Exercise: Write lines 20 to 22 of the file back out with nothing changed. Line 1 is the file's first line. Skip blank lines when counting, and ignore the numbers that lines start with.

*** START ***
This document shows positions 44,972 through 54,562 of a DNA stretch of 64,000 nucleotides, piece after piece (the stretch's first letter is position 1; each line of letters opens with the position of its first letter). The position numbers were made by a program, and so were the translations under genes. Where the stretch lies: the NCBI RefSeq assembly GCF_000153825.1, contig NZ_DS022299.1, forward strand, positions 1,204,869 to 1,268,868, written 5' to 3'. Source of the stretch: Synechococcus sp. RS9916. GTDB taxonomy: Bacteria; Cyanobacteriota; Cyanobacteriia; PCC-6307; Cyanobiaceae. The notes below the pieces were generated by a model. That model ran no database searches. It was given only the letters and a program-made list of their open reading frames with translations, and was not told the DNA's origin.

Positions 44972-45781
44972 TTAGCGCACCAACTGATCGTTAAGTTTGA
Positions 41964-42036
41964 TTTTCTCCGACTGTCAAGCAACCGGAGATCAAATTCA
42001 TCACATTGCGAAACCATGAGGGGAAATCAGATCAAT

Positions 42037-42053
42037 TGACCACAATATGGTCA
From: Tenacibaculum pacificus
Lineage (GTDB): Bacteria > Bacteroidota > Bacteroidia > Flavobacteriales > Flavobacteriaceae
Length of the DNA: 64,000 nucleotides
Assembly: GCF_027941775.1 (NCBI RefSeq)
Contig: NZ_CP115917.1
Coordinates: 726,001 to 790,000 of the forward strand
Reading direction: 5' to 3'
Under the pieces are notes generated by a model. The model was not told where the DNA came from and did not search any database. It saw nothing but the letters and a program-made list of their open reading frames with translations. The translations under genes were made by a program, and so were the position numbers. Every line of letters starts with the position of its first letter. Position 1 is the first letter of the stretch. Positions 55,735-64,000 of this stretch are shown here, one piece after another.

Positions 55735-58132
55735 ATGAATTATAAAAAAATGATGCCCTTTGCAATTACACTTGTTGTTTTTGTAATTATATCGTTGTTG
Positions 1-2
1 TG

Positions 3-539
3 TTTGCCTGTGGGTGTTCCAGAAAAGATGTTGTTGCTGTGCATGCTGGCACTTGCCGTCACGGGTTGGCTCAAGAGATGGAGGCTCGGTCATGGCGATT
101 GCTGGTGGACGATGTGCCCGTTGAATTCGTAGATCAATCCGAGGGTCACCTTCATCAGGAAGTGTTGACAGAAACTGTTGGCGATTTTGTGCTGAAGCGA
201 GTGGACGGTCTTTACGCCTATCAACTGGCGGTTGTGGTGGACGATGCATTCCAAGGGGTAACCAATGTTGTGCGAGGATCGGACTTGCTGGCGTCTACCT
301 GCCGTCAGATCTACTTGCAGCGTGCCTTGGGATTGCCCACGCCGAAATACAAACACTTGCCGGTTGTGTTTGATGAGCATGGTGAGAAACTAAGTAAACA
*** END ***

1 TG

Positions 3-539
3 TTTGCCTGTGGGTGTTCCAGAAAAGATGTTGTTGCTGTGCATGCTGGCACTTGCCGTCACGGGTTGGCTCAAGAGATGGAGGCTCGGTCATGGCGATT